*prognotes – Ayreon’s “The Forever Saga”, Part II: The Final Experiment (For Real This Time)

I already took a deep breath during my intro post but, perhaps, I can be afforded one more, dear reader, in the face of the task at hand? OK, now that that's out of the way (you're too kind, really), we can see about getting this started. So, Ayreon's "The Forever Saga". If you have no idea what I'm talking about, go read the aforementioned intro post. This sprawling epic begins in one place: The Final Experiment. It is perhaps the smallest album we'll be dealing with here (because we're cheating and skipping The Human Equation), in its scope and protagonists. However, it is crucial for the understanding of the whole, both in theme and music. What doesn't echo elements within this album bounces off of them and is thus no less influenced by their directions and ideas.

*prognotes — Clipping’s Splendor & Misery, Part III: Break the Glass

And so, dear readers, we find ourselves at this, the third and final part of our prognotes analyzing clipping.'s Splendor & Misery. The last part had left us with our protagonist, Cargo 2331, embracing the life of a space pirate, cast out from both space and time in order to survive. Ducking in and out of the "normal" universe, he wages war against foreign, pale "gods", an alien race taking advantage of humanity's hypersleep technology to rule the galaxy. Stranded, he uses the selfsame technology to remain constantly out of their reach. In the process, he leaves his sanity, his genealogy and his life hanging in the bright glow of the ship's fusion engines which, possibly unbeknownst to him, loves him dearly. Thus, the two are outcasts in the deepest senses of the word; they are not merely unwanted but also unable to return should they desire to.

*prognotes – Slice the Cake’s Odyssey to the West: Part I

2016 has been a great year for our *prognotes feature, and here we are with yet another mammoth album to explore. Slice the Cake’s Odyssey to the West clocks in at a massive 77 minutes, and that’s without even looking at the 28 minute accompanying EP Odyssey to the Gallows which acts as a prologue. Today we’ll only be looking at the LP, so strap yourselves in because this is going to be a long one, and we’d best be getting started.

*prognotes — Clipping’s Splendor & Misery, Part II: Long Way Away

Welcome back to our ongoing analyses of clipping.'s Splendor & Misery. In case you aren't caught up, we highly recommend reading the first part. If you're a busy adult with many busy adult things to accomplish today (such as undermining the basic structures of our lives as we know them), here's a summary: we're in the future. Our protagonist, Cargo 2331, has seized the ship on which he was being ferried to a distant space war. The ship, in turn, fell in love with him (or, rather, its AI did) and now they are hurtling through space, jumping at random in order to escape their pursuers. This leaves 2331 in dire straits as his life literally flashes before his eyes every time the ship jumps and he is put into hypersleep. This is where "Wake Up" left us, with 2331's mind slowly degrading as his history, genesis and family get left behind in the unfathomable millennia that are involved in any form of "realistic" space travel.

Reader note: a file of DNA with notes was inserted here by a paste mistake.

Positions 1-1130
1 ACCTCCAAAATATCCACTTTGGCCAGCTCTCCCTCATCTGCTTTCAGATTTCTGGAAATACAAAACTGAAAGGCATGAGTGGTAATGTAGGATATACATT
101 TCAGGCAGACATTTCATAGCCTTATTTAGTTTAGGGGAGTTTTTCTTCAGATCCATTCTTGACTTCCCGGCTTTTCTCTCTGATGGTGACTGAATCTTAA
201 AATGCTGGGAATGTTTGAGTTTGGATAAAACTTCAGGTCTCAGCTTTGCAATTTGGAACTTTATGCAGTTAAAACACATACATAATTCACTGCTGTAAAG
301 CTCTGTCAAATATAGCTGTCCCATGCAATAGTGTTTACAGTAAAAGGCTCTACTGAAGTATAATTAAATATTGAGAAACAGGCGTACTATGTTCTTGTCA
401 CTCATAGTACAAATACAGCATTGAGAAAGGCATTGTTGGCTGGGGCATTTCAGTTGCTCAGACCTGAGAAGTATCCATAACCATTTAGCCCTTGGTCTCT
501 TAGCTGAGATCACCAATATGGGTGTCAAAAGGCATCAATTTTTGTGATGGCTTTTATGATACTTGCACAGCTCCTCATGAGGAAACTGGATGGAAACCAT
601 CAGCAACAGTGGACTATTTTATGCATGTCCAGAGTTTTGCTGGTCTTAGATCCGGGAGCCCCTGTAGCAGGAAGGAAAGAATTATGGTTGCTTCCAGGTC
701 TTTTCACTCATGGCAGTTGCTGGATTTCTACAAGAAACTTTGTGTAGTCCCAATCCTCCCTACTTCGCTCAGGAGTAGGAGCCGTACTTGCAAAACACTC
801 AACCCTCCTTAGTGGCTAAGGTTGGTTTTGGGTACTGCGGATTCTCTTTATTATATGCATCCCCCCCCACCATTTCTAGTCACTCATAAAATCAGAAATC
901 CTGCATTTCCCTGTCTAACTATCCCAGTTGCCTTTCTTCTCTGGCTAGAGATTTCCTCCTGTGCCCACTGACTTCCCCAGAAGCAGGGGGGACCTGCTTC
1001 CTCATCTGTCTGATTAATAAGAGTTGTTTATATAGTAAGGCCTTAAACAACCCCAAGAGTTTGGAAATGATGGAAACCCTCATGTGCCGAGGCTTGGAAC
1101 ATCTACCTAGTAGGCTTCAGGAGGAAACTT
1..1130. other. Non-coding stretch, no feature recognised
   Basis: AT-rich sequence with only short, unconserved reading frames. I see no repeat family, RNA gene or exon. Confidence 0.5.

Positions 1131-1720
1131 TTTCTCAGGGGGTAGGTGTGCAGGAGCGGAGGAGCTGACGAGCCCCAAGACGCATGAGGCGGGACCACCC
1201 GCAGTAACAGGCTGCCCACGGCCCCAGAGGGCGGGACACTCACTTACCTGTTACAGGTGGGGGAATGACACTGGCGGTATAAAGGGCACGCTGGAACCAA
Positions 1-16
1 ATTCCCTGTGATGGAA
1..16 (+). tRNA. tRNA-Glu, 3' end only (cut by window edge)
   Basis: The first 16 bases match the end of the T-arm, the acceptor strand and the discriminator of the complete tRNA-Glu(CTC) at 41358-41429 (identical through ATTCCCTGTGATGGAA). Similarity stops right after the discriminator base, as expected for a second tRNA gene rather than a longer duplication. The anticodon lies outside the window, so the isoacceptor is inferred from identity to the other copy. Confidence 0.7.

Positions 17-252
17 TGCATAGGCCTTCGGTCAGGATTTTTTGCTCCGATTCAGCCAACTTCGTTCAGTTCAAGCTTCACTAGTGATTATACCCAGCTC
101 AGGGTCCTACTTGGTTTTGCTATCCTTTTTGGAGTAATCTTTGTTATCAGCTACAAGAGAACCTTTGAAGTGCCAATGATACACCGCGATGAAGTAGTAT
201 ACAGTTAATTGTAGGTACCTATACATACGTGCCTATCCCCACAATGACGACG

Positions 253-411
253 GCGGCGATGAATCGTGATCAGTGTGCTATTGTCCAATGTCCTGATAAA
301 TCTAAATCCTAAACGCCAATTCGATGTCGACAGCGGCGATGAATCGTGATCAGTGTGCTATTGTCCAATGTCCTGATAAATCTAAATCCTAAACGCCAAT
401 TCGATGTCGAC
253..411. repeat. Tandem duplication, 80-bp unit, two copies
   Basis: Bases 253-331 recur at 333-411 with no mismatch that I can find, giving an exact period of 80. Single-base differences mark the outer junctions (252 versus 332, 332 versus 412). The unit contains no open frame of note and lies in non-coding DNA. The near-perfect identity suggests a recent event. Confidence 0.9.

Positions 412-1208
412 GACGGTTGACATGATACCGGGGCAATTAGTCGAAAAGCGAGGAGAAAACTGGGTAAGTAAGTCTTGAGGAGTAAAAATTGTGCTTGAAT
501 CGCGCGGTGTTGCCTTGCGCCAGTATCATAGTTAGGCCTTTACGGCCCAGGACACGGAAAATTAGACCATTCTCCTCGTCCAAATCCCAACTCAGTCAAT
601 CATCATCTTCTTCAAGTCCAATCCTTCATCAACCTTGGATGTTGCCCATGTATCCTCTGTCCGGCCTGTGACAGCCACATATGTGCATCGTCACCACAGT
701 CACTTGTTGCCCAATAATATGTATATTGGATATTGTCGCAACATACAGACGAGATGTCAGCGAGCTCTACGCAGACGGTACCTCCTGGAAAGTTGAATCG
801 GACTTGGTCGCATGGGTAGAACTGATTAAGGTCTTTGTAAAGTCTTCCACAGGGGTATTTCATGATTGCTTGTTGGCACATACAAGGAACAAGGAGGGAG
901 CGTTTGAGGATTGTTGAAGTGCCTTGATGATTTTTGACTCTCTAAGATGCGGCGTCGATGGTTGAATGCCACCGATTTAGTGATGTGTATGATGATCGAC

*prognotes – Vektor’s Terminal Redux

Wikipedia has this to say about space opera: "Space opera is a subgenre of science fiction that emphasizes space warfare, melodramatic adventure, and often risk-taking, interplanetary battles, as well as chivalric romance". While this definition is certainly accurate, it also downsizes one of the grandest, most expansive sub-genres of science fiction out there. Beyond the insane amount of terrible space opera (see Sturgeon's Law for why this shouldn't bother you), it has some of the most memorable and well thought out settings in science fiction literature (and beyond, but we are not getting into this discussion). Funnily enough, it also has some ties to metal: several albums draw on the space-oriented themes of the sub-genre to create their oppressive, rust-tinged settings, replete with beasts from beyond space and time, sentient spaceships and more. However, this year we were treated to the best space opera setting in the history of metal with Vektor's Terminal Redux. If by some insane reason you haven't listened to this album yet (seriously, go listen to it RIGHT NOW), let me by way of an introduction tell you that it's everything that progressive thrash should have been and wasn't. It's truly diverse, with choirs, technical tricks and much more to vary up the huge amount of riffs, and focuses on delivery and composition rather than just blistering displays of technicality. And, on top of all of that, it's a concept album. It tells a classic space opera story: an outcast finds great (internal) power, returns to claim dominion, achieves stellar success, literally, only to realize that it all means nothing in the wake of the vastness of space and time. Along the way, we are treated to some of the most fleshed out characters in a concept album, complete with competing, interstellar empires, brutal enforcers, uncultured masses and a technology that changes everything, for better or for worst. And so, this album basically begs for a *prognotes post and here we are! Small note for this specific post: it is highly recommended to listen to the album while reading these lyrics. Some of the sounds, instruments and progressions on the album only make complete sense when experienced via the lyrics (you'll get a good example for this very soon, on the first track) so while it's always advised to listen and read at the same, it's doubly true here. Let us begin!